Smartwatch Market Jumps 20% Amid Pandemic

The smartwatch market apparently isn't taking the pandemic hit, as shipments have increased 20% in the first quarter of 2020.

Apparently not every industry is seeing losses due to the coronavirus pandemic.

From supply chain disruptions to small business closures, the pandemic has laid waste to the economy in more ways than one. However, a few industries — like online retailers — have seen some pretty serious growth, likely fueled by the many stay-at-home orders in place across the US.

Now, it would appear smartwatches are among those essential pandemic purchases given the substantial increase in shipments over the last few months.

Smartwatches on the Rise

According to the latest research from Strategy Analytics, global smartwatch shipments have increased by 20% annually to kick off 2020, even with the pandemic in full swing.

“Despite considerable headwinds from the Covid-19 scare, global demand for smartwatches continued to grow,” said Steven Waltzer, Senior Industry Analyst at Strategy Analytics in the press release.

Overall, the percentage represented a pretty hefty increase for smartwatches, with 13.4 million units shipping in Q1 of 2020, compared to the 11.4 units that shipped in Q1 of 2019.

However, Strategy Analytics don’t expect this trend to continue. The study notes that continued lockdown rules, keeping people inside, could cut sales down dramatically in Q2. But there is a light at the end of the tunnel, as the second half of the year is expected to see businesses opening and stay-at-home orders lifted, which should restart the market.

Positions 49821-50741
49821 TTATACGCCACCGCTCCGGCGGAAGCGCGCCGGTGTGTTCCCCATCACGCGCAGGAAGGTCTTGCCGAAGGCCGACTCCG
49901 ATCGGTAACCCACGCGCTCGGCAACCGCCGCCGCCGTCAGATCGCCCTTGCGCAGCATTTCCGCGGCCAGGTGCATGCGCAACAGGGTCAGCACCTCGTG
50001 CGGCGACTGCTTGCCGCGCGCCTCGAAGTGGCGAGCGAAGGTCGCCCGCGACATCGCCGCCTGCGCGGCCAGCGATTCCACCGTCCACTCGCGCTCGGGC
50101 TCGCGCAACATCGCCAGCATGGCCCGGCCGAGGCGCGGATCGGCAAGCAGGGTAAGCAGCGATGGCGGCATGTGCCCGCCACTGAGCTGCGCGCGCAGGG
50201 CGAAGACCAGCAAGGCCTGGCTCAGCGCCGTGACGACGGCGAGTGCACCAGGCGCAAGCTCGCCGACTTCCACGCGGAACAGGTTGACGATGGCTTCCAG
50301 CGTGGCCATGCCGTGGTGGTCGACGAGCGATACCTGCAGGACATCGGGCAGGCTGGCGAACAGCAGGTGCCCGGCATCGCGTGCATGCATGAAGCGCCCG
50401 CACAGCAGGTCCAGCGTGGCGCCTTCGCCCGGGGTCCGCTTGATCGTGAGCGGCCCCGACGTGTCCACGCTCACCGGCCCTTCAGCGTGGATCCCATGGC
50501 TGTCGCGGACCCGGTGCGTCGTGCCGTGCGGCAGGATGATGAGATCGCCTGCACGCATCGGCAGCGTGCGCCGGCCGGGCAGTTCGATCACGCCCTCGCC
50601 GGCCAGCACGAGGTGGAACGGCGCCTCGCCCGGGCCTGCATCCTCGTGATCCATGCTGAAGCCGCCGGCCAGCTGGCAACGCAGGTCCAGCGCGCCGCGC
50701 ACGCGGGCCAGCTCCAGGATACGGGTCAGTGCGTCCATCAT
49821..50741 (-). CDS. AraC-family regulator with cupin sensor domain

Why Are Smartwatches on the Rise?

For one, smartwatches are readily available via online retailers at market price, unlike, say, toilet paper. Whether you’re getting them from Amazon, Apple, or anywhere else online, you can be assured that the product will arrive without a massive mark-up. Additionally, personal health is a focus for many right now, which makes a fitness-tracking smartwatch all the more prudent.

“Smartwatches are selling well through online retail channels, while many consumers have been using smartwatches to monitor their health and fitness during virus lockdown,” said Waltzer.

To be clear, smartwatches and other fitness trackers cannot detect Covid-19 (although the idea is far from impossible). However, given the many other physical and mental health benefits of smartwatches, like sleep notifications and activity tracking, it’s safe to say users are hoping these devices will help them stay in good shape during the pandemic, and who could blame them?

The Smartwatch Competitors

While it may come as a bit of a surprise that the smartwatch market has been largely unaffected by the pandemic (so far), the list of top competitors is far from a shock.

Apple still dominates the smartwatch market with the incredibly popular Apple Watch, boasting a staggering 7.6 million units shipped, which represents 55% of the market share. Samsung comes in second place with 1.9 million units shipped, representing only 14% of the market share.

The one surprise in these numbers is the third place company, which is somehow Garmin. The GPS device seller turned smartwatch dynamo has shipped 1.1 million units in the first quarter of 2020, thanks largely in part to the increasing array of devices available and the surprisingly comprehensive Garmin Watch OS.

Companies like Fitbit, Xiaomi, and Huawei have struggled to get a solid footing, especially in the face of the pandemic. However, it would appear the market is ripe for the picking from the Android side of things, so it’s anyone’s game in the second half of 2020.

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Written by:
Conor is the Lead Writer for For the last six years, he’s covered everything from tech news and product reviews to digital marketing trends and business tech innovations. He's written guest posts for the likes of Forbes, Chase, WeWork, and many others, covering tech trends, business resources, and everything in between. He's also participated in events for SXSW, Tech in Motion, and General Assembly, to name a few. He also cannot pronounce the word "colloquially" correctly. You can email Conor at
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